In order to provide a real time link between the plant floor data and the Oracle application software running in the PWLD server, Rockwell Software's RSSQL Version 2 was chosen. This software made the interconnection between the data in the Allen-Bradley PLCs and the Oracle database a reasonably straightforward exercise. Weighing and batch data was transferred from the PLC on each machine and collected by the RSSQL program on-board the machine's RAC6180 industrial computer. The RSSQL program also controlled the weighing and despatch cycle by setting/resetting certain batch control flags in the PLC. RSSQL Version 2 provided the ability to collect data from, as well as to write data to, a data source. The interface to the data source was controlled by RSLinx software which implemented the appropriate communications protocols. This allowed for great flexibility when transferring data from a wide range of data sources as RSLinx provides a wide range of possible communications options.
Another major feature of RSSQL Version 2 was the provision of a native Oracle interface, as well as the standard ODBC interface, as the data storage back end. The Oracle Forms software was able to control the batch control flags in the RSSQL program which in turn were used to control the batch cycle in the PLC.
A major feature of the overall design of the plant control was the provision for various levels of redundancy. Each machine can operate as an independent island of automation and process batch data to the Oracle database. If the LAN connection to the machine failed for any reason, then the machine PLC can store data for up to a shift and batch details can be entered locally via RSView 32 screens. When the LAN connection becomes re-established, the batch data is retrieved from the PLC and stored in Oracle automatically by RSSQL.
Because each machine PLC was connected via the Allen-Bradley DH+ data highway, and because of the modularity of the software, if a machine PC were to fail, then it would be possible to operate the machine from any other machine PC by simply re-allocating the RSSQL transactions. This level of redundancy and flexibility allowed for maximum plant productivity and minimum downtime.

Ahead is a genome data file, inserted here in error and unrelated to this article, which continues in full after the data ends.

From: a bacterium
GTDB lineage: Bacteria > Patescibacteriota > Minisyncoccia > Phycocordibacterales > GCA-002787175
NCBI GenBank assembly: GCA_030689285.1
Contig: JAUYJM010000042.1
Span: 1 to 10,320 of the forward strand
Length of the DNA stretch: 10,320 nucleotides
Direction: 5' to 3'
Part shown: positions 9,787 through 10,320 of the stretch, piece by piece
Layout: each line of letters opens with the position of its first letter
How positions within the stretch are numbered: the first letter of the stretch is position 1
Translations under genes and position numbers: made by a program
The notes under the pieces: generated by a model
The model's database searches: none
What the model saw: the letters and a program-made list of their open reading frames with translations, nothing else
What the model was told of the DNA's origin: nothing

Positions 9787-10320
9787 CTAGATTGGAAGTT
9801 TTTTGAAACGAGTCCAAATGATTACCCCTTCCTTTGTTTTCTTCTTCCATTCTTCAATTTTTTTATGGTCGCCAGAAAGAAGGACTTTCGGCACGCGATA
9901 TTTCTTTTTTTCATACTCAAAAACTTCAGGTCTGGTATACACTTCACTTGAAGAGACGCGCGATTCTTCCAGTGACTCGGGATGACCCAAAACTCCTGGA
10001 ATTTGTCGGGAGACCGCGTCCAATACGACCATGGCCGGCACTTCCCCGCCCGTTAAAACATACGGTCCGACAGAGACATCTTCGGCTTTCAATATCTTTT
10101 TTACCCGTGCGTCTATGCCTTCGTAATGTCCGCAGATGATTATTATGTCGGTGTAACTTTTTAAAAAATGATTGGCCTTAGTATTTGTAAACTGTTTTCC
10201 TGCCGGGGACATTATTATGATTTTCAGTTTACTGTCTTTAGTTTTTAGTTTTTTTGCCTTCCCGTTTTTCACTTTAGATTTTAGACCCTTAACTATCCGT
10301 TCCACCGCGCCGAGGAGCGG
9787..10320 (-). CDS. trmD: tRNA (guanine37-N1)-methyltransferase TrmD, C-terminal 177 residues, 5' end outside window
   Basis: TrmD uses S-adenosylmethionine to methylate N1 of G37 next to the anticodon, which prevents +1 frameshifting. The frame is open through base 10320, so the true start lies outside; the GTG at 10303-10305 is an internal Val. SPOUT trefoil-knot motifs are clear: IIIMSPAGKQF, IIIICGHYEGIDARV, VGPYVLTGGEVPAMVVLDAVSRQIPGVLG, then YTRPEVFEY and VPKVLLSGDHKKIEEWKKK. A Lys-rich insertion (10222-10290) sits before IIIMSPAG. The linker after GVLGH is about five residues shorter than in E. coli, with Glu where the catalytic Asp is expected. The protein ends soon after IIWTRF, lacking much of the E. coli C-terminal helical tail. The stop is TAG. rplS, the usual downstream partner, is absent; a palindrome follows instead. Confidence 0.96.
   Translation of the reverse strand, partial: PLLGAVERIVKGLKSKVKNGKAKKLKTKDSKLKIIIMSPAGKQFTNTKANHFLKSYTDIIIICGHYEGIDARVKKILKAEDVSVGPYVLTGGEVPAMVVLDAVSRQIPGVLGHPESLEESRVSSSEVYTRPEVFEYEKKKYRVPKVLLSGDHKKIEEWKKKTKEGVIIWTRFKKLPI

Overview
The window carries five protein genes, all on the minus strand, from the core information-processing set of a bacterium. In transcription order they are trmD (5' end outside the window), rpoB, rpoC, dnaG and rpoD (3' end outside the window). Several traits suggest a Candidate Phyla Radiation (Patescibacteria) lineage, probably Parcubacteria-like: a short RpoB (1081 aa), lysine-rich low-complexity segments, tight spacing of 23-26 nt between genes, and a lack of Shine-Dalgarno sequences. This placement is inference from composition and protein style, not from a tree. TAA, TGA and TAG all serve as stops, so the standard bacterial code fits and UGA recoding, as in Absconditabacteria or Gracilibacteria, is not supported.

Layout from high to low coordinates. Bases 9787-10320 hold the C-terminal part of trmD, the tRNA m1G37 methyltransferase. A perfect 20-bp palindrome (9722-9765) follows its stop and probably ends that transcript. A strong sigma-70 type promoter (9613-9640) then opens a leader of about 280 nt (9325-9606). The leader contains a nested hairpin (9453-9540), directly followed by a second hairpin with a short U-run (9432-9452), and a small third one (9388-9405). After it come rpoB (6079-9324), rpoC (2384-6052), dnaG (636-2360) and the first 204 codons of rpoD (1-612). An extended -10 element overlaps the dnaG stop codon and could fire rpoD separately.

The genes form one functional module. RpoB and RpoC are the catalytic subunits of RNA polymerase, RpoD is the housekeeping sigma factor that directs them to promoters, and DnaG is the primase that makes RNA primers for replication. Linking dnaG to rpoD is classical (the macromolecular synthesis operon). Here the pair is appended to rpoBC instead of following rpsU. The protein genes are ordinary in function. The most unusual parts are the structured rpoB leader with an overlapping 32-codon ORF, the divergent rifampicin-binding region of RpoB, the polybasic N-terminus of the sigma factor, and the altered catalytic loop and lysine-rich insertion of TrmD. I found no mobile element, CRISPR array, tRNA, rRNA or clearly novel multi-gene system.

At the Oracle server level, a backup PC was provided with Oracle replication duplicating the Oracle database. RAID 5 disks were also provided to realise a high degree of hardware redundancy.
The RSView32 MMI software was used to provide redundancy for the local machine data entry displays and, unlike most standard plant control applications, provided very little control functionality in the normal machine operations.
Vertical Integration Easy With Rockwell's RSSQL
This project exemplifies the changing face of plant automation - islands of automation with multiple levels of redundancy, all interconnected on a plant-wide network with standard software modules. The RSSQL and RSLinx software components provide a real-time data interface from the plant floor to the enterprise-standard Oracle database at the head office. This is a major advance in the quest for easy access to plant-floor data from the enterprise level.
Real-time relational-database collection from the plant floor has always been a difficult task because of the many interface levels and software programs usually encountered. The emergence of standards in both the IT and industrial worlds have made it possible to solve this task more effectively, and with the minimum of fuss, given the power of such interfacing software components now available.